Affidavits will tell in election commission race
Published 12:00 am Wednesday, November 8, 2000
Affidavit ballots were expected to confirm today whether incumbent District 5 Election Commissioner Gordon “Motor” Carr will get a new term.
In the other two contested election commission races, both incumbents were re-elected by large margins.
Carr, 77, according to uncertified returns, took 2,005 votes out of the 4,009 ballots cast in that race. His challenger, fellow Republican Karoline Finch, 43, had 1,991 votes.
“It’s too close to call,” Finch said. “We just have to wait and see.”
With a difference of 14 ballots between the two, affidavit ballots could put either candidate on top. Most affidavit ballots are those accepted at polling places from people who say they should be listed on poll books, but are not. Election commissioners, in turn, verify the eligibility of the voter and count those ballots from people who should have been allowed to vote. An example would be a voter who moved into the district since the last election and did not notify election officials.
“It’s just too tight to call right now,” Carr said.
The election commission began counting affidavit ballots this morning, but it could still be days before a final tally is available.
“I got two hours of sleep last night and I really thought when I left (the courthouse) tonight I would sleep,” Finch said this morning. “But, no.”
Normally, election commission races are low-key, but this year the competition has seen some excitement.
Finch had filed a protest over Carr’s listing on the ballot, saying his service as a jury commissioner meant he was ineligible for an election commission appointment. Carr had served both commissions since he was elected to the election commission in 1997.
Carr resigned from the jury commission prior to the general election.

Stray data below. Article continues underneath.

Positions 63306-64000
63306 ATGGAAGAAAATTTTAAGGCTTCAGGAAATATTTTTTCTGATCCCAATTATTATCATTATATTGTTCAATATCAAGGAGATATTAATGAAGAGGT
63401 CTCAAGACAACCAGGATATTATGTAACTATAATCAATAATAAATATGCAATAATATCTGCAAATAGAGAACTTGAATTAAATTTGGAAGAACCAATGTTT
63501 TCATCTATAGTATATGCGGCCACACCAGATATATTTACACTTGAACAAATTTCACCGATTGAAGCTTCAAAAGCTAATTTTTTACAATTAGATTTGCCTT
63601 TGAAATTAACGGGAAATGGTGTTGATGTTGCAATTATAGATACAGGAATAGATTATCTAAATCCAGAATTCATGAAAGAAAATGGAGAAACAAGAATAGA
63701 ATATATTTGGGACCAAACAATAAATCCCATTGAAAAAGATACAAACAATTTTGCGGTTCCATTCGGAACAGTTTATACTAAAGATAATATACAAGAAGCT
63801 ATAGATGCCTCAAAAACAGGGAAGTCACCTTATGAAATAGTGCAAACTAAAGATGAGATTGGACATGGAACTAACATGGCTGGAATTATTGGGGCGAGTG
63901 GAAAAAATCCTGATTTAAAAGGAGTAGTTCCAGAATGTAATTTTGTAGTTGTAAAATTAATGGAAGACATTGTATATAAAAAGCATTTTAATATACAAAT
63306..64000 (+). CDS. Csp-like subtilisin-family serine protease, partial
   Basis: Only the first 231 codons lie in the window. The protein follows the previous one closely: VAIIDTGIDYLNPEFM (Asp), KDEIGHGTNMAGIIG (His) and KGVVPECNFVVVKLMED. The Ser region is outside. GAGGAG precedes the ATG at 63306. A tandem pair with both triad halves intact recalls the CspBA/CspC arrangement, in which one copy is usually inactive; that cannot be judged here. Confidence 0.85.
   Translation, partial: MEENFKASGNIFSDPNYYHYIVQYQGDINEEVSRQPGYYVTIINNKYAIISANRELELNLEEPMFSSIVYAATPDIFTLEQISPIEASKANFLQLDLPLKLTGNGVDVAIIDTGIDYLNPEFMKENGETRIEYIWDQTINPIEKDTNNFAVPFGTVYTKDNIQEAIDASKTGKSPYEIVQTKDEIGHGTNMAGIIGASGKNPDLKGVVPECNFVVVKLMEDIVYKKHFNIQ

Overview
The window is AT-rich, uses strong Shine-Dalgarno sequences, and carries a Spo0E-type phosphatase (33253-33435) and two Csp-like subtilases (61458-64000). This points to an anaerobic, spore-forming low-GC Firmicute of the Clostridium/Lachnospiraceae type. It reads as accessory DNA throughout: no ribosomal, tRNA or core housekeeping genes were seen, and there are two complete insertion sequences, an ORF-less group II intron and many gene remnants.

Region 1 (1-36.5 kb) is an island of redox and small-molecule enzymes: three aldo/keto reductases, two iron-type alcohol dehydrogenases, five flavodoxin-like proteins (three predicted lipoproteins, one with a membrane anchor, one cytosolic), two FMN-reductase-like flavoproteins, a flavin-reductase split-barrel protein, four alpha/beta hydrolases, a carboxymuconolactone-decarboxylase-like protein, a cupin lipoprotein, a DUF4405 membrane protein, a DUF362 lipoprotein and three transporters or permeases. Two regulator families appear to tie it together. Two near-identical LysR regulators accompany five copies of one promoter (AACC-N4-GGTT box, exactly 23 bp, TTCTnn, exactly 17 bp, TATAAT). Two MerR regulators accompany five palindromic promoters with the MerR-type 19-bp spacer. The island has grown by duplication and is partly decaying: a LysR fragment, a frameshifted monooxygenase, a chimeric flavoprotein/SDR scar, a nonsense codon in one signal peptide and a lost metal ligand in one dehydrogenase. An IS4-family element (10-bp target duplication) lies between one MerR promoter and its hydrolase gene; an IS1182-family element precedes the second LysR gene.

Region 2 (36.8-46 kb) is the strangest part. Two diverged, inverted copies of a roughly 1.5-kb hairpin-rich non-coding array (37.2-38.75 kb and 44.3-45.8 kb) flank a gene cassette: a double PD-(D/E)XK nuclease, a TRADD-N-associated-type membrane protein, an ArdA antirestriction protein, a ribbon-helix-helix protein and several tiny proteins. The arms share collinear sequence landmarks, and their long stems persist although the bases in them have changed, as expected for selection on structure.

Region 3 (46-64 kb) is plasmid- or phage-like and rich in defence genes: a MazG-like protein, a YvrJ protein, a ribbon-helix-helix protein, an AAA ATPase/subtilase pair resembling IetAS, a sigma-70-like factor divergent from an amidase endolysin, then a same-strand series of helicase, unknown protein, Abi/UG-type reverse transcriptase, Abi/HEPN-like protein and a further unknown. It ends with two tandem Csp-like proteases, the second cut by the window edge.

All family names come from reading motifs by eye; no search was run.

In the District 1 race, Johnny Brewer was unopposed on the ballot, although he was initially denied a ballot listing because his petition was not verified before the deadline. Brewer sued and won forcing supervisors to reverse their earlier decision and listed Brewer on the ballot.
Lena Corbin, who would have been his opponent, died the same day the judge appointed to hear the matter ruled Brewer had completed requirements for ballot listing.
Brewer received 3,594 votes although 121 chose to write in on the ballot.
In the District 4 race, Republican James “Mac” McMullin, no age, won a third term over his challenger Bobbie Williamson, 66, an independent. McMullin had 2450 votes to Williamson’s 1135.
“I’m happy,” McMullin said. “I’m glad it’s finally over.”
Democrat LaShondra Williams was elected to her first full term on the election commission with 1843 votes. Her opponent, Republican Nancy Clingan, 59, had 952.
Williams, 25, was elected to the commission during a 1999 special election.
Election commissioners work up to 85 days a year and are paid a maximum of $7,000. They enroll voters, maintain voter lists and assign voters to precincts. They design ballots and conduct elections, including the training of poll workers.